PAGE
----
Now that Berzins is stepping away from volleyball, Gardner is ready to take on the position of head coach. Berzins says Gardner is ready to step up as head coach now that he’s taught him everything he knows. 

Gardner says having Berzins as his mentor was a great opportunity in that he got to learn from one of the best, but Berzins always allowed him to have his own voice.  

“He was always great about getting me involved in running practice even before this year, getting involved in recruiting, and making me feel like I always had a voice on the team.” 

Gardner also expresses that while Berzins was a great coach during his time, he’s not trying to be another Berzins. Trying to copy Berzins wouldn’t allow Gardner to grow as a coach and bring his own ideas into the program. He does, however, appreciate the central mindset that Berzins leaves behind. 

“The thing I want to continue is keeping the focus on, you know, players come first. Aldis has achieved so much as a player and as a coach throughout his career, but the program was never about him.”

Berzins expresses the same mentality, that while his coaching style worked for him, Gardner has so much knowledge of his own to bring to the team. 

“He’s got a passion for it, and I think he’ll be great. He’ll do it his own way and pick up things, and I think [the] program’s in really great hands. It’ll be change, but it’ll be good change.” 

Gardner has been with Stevenson’s team since this class of 2024 came in as freshmen and O’Brien says that provides reassurance during this time of change.  

I don’t think expectations change at all and no goals are shortened with Jason as our head coach,” O’Brien said. “If anyone has the capability to come in and lead as well as Aldis did, it’s Jason.” 

Gardner and O’Brien both express how this year, the goals are set high. After a year of youth and development last season, the Mustang’s sights are set on a MAC Championship and an NCAA Tournament bid.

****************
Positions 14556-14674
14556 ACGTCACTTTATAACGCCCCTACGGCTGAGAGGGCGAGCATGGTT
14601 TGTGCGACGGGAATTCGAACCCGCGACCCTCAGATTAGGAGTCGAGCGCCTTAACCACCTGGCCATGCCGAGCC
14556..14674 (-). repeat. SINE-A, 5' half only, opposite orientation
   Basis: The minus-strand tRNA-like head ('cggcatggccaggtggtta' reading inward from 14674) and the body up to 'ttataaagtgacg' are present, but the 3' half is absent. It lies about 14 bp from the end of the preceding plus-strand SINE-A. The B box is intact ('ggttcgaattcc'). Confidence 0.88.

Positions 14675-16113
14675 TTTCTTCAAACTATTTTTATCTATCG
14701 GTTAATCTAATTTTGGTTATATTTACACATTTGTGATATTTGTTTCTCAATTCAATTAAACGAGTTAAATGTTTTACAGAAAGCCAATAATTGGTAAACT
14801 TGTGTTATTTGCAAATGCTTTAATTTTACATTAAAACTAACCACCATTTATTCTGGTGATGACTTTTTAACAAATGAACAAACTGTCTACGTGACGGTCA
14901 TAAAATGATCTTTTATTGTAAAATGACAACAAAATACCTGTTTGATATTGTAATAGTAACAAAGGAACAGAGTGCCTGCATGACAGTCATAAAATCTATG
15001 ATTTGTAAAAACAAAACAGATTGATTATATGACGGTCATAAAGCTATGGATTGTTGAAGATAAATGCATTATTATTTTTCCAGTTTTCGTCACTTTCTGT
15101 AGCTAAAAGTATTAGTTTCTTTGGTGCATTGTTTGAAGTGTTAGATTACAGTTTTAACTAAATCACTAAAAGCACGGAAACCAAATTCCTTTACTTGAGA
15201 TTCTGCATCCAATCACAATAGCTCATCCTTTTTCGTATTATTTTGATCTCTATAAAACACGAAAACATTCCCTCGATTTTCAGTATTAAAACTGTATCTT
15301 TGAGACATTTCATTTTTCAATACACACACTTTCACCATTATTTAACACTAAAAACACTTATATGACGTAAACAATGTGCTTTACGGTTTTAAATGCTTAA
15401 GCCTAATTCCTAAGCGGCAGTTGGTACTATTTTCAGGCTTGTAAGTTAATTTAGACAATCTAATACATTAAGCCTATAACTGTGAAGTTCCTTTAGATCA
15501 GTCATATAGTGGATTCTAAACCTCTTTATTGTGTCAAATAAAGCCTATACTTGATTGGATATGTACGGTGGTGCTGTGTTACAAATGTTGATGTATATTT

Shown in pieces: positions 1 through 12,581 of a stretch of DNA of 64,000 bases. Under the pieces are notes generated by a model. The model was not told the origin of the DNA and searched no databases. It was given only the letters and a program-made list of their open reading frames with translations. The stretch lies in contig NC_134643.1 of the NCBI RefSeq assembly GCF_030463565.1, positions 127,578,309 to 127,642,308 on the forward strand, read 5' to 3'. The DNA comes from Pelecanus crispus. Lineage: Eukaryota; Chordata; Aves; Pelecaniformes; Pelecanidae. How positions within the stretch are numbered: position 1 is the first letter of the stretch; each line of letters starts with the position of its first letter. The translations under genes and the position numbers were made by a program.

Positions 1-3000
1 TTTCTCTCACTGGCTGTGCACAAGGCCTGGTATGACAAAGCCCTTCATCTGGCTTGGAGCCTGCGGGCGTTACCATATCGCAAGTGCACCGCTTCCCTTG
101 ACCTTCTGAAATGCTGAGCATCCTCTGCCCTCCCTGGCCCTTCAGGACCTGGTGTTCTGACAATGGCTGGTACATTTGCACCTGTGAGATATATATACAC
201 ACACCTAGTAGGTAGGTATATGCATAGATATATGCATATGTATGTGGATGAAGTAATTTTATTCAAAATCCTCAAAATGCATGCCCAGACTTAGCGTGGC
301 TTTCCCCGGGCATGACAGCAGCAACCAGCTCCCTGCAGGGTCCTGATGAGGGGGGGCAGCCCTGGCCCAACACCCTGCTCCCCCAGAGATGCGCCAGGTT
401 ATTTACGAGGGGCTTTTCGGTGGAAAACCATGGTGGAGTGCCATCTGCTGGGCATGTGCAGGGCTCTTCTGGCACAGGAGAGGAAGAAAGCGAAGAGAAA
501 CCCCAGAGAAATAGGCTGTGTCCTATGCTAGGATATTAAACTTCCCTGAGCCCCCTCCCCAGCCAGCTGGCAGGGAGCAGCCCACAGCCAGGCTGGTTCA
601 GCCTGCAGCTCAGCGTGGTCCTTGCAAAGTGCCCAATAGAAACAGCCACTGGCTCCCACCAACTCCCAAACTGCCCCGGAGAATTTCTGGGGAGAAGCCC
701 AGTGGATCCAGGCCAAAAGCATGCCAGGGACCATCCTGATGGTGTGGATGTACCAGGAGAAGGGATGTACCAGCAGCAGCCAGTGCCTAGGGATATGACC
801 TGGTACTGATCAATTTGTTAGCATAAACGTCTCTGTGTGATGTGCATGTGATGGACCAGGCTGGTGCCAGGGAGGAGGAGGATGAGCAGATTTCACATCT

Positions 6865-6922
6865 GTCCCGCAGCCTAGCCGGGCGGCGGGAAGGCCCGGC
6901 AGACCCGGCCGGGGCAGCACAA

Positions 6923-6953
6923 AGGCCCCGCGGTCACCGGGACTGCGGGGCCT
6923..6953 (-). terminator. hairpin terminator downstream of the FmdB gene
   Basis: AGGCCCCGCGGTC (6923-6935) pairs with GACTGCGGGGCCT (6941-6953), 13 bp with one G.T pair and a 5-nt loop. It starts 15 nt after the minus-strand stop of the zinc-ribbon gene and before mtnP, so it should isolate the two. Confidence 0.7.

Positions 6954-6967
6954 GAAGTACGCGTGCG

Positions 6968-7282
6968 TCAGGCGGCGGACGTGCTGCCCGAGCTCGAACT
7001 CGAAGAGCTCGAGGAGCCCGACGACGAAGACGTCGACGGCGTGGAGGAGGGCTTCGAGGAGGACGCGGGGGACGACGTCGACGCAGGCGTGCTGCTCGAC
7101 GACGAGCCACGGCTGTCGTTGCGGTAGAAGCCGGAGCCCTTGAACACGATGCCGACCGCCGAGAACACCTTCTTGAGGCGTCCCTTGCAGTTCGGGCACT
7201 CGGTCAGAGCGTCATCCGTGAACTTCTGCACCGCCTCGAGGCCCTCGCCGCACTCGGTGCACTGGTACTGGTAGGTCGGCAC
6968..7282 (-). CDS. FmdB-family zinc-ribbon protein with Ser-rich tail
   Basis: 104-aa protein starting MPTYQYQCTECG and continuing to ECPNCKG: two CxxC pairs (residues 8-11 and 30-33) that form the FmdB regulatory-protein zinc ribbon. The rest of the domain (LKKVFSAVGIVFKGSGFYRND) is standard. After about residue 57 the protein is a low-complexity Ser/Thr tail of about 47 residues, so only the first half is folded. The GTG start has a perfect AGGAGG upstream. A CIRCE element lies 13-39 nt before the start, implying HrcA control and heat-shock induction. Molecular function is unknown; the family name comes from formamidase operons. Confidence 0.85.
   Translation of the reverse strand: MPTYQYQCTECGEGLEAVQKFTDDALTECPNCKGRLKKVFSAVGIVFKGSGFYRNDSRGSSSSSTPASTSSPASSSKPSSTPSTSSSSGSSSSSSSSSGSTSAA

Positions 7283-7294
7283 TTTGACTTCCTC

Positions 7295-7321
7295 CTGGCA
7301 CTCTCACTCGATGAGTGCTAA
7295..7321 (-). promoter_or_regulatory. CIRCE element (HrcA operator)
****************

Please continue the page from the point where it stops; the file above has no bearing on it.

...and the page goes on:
“We have a really talented team, with a lot of really good players,” Gardner said. “I think conference championships are for sure in our reach and getting the chance to play in the tournament, well everybody’s got a shot at that point.” 

As Berzins is preparing to hand his team off, he reflects on his time as a coach at the professional level in Italy, at the Olympic level with the 1996 Women’s USA team, and now at Stevenson with a driven group. His advice to players and other coaches is to keep contributing to volleyball even after your time playing is up.  

“Giving back, you know, I think that’s important,” Berzins said. “Give back to the game because it’s a great game.” 

O’Brien describes this year’s team as a “talented group of returners with various accolades and dynamic underclassmen with something to prove.”  

Berzins gives one final remark as he passes the baton to coach Gardner: “I wish you guys well and you’re in good hands. Have hard fun.” 

Leave a Comment
Donate to Stevenson Villager

Your donation will support the student journalists of Stevenson University. Your contribution will allow us to purchase equipment and cover our annual website hosting costs.

More to Discover
Donate to Stevenson Villager

Comments (0)

All Stevenson Villager Picks Reader Picks Sort: Newest

Your email address will not be published. Required fields are marked *